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Cooperatives Fail The Loans Acquisition Test

NWOYA – Without assets to stake as collateral, cooperative societies in the northern district of Nwoya have failed to snap up agricultural loans available in several banks.

John Bosco Odong, a member of Kochgom Cooperative Society, told theCooperator in a recent interview, that requirements for  cooperative societies to get an agricultural loans are quite stringent.

“Farming being an enterprise that comes along with several challenges, banks fear they might lose money since in agriculture there are several risks,” he said

According to him, banks refer to farming as a risky enterprise and are therefore reluctant to dole out loans to farmers.

Alfred Ocan, chairperson of Nwoya Rice and Cassava Cooperative, said they have tried severally and failed to get bank loans.

“We have now turned to microfinance support centers since banks cannot help us.” he said.

He said the government needs to revise the loan policy on collateral and other things, so that farmers can be supported.

Joana Akullu, a member of Amilobo Cooperative Society in Gulu, said, “It’s  more than 10 years now since the government allocated funds for farmers but in our group we have never accessed such loans.” Kenneth Kitara, the District Commercial Officer, said some cooperatives have not been able to access loans because many lack documentation on what exactly they do.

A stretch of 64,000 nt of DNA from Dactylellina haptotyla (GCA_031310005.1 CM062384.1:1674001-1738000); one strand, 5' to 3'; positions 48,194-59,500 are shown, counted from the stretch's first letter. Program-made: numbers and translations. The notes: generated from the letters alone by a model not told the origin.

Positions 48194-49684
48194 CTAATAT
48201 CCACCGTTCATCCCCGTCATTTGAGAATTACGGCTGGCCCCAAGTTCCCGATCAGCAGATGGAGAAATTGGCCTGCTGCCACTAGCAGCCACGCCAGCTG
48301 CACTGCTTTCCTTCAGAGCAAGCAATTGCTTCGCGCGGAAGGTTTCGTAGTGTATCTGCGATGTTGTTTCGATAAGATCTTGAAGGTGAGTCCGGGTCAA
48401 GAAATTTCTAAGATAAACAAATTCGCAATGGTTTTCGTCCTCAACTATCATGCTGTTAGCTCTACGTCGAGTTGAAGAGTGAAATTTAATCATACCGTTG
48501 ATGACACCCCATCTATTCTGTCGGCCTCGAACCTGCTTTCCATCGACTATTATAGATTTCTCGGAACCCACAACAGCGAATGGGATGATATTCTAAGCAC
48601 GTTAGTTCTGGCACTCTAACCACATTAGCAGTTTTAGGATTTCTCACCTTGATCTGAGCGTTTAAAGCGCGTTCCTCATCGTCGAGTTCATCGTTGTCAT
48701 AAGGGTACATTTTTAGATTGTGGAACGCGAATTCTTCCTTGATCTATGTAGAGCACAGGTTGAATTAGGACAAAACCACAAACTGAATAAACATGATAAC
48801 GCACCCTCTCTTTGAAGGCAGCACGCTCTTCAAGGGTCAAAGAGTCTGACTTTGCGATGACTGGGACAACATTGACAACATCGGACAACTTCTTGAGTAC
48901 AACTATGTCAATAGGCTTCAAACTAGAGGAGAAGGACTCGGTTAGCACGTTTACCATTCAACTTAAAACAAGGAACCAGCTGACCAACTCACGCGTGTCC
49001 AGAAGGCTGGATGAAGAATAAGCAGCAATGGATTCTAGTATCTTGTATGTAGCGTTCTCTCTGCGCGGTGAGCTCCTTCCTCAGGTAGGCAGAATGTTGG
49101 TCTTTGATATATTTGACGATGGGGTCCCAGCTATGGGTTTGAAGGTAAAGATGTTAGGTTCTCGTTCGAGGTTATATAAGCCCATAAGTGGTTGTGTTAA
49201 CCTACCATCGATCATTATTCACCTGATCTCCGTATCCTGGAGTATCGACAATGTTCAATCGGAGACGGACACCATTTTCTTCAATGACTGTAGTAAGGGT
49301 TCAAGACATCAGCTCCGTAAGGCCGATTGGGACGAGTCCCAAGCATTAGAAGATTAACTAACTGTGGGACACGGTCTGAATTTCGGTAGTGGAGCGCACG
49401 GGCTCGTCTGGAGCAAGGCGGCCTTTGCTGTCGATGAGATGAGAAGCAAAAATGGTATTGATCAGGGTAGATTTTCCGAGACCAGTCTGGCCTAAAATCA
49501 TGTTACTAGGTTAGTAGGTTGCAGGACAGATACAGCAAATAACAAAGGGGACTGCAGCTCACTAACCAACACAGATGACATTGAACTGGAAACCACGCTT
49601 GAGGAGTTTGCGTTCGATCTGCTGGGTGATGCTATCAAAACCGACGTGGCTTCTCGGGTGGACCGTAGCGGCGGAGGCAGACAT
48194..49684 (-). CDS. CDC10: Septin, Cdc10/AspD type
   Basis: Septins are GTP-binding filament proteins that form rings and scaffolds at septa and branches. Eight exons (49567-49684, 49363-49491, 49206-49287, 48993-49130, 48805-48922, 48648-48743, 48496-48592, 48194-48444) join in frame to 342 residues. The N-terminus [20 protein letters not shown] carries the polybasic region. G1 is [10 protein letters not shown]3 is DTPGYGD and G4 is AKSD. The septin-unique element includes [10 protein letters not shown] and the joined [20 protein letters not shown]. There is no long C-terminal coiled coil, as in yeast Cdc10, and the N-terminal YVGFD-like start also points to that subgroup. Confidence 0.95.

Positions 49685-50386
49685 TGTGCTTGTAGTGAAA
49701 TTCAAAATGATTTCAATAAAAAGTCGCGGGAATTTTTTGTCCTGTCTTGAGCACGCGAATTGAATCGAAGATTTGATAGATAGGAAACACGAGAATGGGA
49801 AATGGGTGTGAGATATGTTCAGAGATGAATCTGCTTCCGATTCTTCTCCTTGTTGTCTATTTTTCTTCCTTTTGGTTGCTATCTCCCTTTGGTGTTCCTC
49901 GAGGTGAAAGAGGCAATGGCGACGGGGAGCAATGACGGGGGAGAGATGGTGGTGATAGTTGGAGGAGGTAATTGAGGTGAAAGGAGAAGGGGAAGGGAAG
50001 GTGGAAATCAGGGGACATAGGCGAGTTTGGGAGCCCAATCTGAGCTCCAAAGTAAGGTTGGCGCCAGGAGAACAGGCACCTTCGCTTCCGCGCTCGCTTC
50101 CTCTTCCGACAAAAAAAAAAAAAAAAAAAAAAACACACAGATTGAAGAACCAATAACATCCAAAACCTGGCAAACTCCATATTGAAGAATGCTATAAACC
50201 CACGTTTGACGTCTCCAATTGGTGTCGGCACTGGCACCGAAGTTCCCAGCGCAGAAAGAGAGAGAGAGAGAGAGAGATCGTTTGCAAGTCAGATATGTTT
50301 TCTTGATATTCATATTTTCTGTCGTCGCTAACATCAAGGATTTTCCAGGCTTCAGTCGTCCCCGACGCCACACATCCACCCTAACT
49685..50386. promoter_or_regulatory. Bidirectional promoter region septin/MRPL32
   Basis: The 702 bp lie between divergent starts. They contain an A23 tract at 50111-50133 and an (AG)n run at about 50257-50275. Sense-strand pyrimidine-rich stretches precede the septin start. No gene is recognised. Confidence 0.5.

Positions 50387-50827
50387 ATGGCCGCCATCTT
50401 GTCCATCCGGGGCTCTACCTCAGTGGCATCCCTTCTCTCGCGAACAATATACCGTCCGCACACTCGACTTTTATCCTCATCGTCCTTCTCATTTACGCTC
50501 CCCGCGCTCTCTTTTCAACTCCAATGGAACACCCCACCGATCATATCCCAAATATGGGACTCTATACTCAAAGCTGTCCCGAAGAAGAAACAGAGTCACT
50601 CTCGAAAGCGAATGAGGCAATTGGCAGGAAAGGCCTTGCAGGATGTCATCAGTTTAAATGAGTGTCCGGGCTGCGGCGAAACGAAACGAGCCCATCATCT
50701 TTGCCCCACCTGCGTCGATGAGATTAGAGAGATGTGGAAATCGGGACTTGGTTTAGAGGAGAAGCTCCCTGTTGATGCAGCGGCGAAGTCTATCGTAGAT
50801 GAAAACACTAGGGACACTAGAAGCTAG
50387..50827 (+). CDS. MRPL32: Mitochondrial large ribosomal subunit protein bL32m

“You might find that a cooperative has a storage facility where they gather their produce, but when you put them to task to explain the details of the storage and acreage of each farmer they get stuck,” he said.

“Many cooperatives have scanty documentation to attract bank loans, that is why many banks shunned them,” he said.

“We always put them to task to have proper records so that they can tap support from the government agricultural loans that were availed to them to improve their household income and create jobs,” he said.

In 2010, the government availed loans to farmers in Uganda and the money was channeled through banks and some microfinance institutions.

In 2016, the Central Bank revealed that the agricultural sector had the highest level of non-performing loans in Ugandan banks with 15.3 per cent.

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